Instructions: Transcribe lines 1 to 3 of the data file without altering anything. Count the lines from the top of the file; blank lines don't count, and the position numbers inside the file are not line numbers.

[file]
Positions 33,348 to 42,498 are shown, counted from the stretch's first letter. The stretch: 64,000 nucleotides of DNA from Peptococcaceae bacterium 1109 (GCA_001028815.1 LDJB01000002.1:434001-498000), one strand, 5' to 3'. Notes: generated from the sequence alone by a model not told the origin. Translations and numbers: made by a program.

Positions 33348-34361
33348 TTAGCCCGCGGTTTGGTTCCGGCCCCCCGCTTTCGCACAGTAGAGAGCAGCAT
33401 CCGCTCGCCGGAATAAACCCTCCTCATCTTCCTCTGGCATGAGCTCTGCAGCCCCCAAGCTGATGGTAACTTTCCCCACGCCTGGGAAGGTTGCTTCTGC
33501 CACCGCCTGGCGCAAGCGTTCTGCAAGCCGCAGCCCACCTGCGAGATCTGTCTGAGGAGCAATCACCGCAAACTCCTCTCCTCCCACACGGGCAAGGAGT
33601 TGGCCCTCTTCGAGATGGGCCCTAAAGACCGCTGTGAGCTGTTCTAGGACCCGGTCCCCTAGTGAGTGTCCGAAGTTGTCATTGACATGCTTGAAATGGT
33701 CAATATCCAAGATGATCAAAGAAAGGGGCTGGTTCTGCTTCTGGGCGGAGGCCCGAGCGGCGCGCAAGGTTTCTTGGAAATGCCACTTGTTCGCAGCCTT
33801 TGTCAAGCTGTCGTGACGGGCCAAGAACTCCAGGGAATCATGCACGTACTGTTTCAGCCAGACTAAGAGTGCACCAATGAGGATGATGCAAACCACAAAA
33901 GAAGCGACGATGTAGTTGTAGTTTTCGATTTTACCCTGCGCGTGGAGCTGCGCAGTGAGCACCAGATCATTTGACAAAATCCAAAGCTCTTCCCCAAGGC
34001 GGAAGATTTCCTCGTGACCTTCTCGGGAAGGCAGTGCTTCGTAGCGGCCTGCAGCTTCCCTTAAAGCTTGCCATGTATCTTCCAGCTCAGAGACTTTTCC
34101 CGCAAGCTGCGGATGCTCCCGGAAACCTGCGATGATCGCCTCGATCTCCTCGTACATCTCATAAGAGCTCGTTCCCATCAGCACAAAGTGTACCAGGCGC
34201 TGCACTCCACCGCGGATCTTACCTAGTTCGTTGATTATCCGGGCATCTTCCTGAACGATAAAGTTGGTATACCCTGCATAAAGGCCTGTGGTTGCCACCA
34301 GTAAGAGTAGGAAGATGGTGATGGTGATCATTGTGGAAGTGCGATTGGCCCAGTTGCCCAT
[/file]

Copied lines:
Positions 33,348 to 42,498 are shown, counted from the stretch's first letter. The stretch: 64,000 nucleotides of DNA from Peptococcaceae bacterium 1109 (GCA_001028815.1 LDJB01000002.1:434001-498000), one strand, 5' to 3'. Notes: generated from the sequence alone by a model not told the origin. Translations and numbers: made by a program.

Positions 33348-34361
33348 TTAGCCCGCGGTTTGGTTCCGGCCCCCCGCTTTCGCACAGTAGAGAGCAGCAT